No matter how many times the big banks are caught red-handed manipulating precious metals, some failed former Deutsche Bank prop-trader (you know who you are) will take a vociferous stand based on ad hominem attacks and zero facts that no, what you see in front of you is not precious metal rigging at all but a one-off event that has nothing to do with a criminal banking syndicate hell bent on taking advantage of anyone who is naive and dumb enough to still believe in fair and efficient markets.
The last time this happened was in November when we learned that “UBS Settles Over Gold Rigging, Many More Banks To Follow”, and sure enough many more banks did follow, because in Europe, where the stench of gold market manipulation stretches far beyond merely commercial banks, and rises through the central banks, namely the BOE and ECB, culminating with the Head of Foreign Exchange & Gold at the BIS itself, all such allegations have to be promptly settled or else the discovery that the manipulation cartel in Europe involves absolutely everybody will shock and stun the world, which heretofore was led to believe that such things as gold market (not to be confused with Libor or FX) manipulation only exist in the paranoid delusions of a few tinfoil fringe-blogging lunatics.
However, as usually happens, someone always fails to read the memo that when it comes to gold-market manipulation one must i) find nothing at all incriminating if one is a paid spokesman for the entities doing the manipulation such as former CFTC-sellout Bart Chilton or ii) if one can’t cover it, then one must settle immediately or else the chain of revelations will implication everyone.
This time, that someone is the US Department of Justice, which as the WSJ just reported, is investigating at least 10 major banks for possible rigging of precious-metals markets. The DOJ is shockingly doing so “even though European regulators dropped a similar probe after finding no evidence of wrongdoing, according to people close to the inquiries.” Of course, the reason why said probe was dropped in Europe is because it would have implicated virtually the entire trading desk at the biggest and most important European bank: Deustche Bank, as well as the biggest bank in Switzerland, UBS and UK’s own Barclays, reveal a manipulation cartel rivaling even that of Libor. And once traders at the commercial banks turned sides and squealed for the prosection, well then it would be the central banks’ turn next. Which is why it was imperative to bring this investigation to a quiet end.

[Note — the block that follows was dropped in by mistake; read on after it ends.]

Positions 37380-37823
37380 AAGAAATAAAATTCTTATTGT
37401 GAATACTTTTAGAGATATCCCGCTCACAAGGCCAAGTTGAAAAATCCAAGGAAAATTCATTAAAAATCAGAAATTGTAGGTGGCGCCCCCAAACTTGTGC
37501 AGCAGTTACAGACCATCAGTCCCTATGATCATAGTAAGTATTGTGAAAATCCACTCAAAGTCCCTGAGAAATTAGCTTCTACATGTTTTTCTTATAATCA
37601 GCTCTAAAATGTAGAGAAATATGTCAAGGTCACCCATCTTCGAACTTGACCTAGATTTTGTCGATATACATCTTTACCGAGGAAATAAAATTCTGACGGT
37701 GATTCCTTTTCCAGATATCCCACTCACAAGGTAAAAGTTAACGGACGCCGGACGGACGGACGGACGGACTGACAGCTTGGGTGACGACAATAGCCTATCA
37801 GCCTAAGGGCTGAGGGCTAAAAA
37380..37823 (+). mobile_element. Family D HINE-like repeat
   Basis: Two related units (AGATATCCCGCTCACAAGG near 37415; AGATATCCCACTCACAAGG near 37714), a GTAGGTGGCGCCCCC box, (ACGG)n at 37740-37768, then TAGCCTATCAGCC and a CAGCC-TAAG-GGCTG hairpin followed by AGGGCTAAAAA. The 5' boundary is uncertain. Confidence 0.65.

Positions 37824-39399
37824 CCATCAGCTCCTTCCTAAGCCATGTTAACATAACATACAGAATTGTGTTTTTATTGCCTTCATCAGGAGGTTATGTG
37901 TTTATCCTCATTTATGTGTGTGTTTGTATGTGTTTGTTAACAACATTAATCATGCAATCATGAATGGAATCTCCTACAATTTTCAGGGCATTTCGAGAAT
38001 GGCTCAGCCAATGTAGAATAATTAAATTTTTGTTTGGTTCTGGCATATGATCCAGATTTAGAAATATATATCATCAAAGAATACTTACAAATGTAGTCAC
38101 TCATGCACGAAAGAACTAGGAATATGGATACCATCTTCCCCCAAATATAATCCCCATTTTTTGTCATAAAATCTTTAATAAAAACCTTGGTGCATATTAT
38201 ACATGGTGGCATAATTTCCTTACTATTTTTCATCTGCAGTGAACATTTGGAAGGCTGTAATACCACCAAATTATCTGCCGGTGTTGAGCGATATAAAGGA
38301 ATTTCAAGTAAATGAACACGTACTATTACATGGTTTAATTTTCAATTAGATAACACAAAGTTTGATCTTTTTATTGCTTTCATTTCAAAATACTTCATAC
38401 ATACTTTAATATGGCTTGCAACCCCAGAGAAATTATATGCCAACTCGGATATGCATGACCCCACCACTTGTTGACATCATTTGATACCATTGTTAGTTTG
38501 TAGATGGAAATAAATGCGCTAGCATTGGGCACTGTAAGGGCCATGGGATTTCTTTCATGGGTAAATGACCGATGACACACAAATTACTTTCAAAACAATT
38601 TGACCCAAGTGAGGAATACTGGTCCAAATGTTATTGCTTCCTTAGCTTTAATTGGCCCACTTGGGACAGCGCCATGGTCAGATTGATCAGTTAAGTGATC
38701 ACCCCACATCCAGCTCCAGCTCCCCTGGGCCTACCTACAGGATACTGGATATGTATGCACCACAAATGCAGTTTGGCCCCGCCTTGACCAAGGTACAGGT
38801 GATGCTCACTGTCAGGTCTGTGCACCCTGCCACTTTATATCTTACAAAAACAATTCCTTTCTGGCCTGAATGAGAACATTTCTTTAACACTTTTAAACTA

But not in the US.
According to the WSJ, “prosecutors in the Justice Department’s antitrust division are scrutinizing the price-setting process for gold, silver, platinum and palladium in London, while the Commodity Futures Trading Commission has opened a civil investigation, these people said. The agencies have made initial requests for information, including a subpoena from the CFTC to HSBC Holdings PLC related to precious-metals trading, the bank said in its annual report Monday.
HSBC also said the Justice Department sought documents related to the antitrust investigation in November. The two probes “are at an early stage,” the bank added, saying it is cooperating with U.S. regulators.
Who is involved in this latest gold-rigging scandal? Why everyone! … which makes it immediately obvious why the European regulator had to promptly cover up the whole affair. Under scrutiny are Bank of Nova Scotia , Barclays PLC, Credit Suisse Group AG , Deutsche Bank AG , Goldman Sachs Group Inc., J.P. Morgan Chase & Co., Société Générale SA, Standard Bank Group Ltd. and UBS AG , according to one of the people close to the investigation.
Robert Hockett, a law professor at Cornell University, said it is “not particularly surprising” that the Justice Department is plowing ahead despite the decision by European regulators. Recent scrutiny of big banks’ operations in the physical commodities markets and criticism of the Justice Department’s financial-crisis track record make it “quite understandable” that the agency would investigate allegations of precious metals price-rigging.